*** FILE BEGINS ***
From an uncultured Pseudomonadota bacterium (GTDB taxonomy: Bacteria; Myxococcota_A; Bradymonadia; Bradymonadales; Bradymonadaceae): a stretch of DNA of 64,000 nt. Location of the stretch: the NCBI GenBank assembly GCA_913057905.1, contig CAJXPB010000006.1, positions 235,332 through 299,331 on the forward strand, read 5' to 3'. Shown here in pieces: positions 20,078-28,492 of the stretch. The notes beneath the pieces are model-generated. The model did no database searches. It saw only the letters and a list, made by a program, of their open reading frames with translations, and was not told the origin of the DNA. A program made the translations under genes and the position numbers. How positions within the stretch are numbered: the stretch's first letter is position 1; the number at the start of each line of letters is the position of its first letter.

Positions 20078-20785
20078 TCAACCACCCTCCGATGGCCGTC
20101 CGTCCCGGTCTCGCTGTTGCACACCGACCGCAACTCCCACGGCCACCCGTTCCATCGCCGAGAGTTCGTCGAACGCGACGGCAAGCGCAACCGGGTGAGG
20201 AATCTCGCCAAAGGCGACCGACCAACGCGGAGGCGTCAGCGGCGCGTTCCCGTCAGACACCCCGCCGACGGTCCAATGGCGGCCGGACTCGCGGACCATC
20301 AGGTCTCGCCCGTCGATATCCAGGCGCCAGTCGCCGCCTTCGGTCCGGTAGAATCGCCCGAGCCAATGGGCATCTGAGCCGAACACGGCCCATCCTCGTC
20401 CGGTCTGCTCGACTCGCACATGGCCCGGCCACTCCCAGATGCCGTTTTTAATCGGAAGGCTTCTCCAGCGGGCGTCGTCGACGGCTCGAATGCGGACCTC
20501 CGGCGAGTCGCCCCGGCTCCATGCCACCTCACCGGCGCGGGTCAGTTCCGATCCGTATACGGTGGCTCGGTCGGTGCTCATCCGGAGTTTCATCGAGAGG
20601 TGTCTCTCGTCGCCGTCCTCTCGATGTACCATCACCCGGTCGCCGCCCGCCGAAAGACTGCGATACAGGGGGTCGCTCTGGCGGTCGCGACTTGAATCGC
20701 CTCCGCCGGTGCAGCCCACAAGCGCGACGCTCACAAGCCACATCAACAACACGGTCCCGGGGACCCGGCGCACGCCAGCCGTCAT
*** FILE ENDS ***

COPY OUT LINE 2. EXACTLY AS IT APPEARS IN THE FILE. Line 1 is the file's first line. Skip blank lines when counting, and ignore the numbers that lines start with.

Positions 20078-20785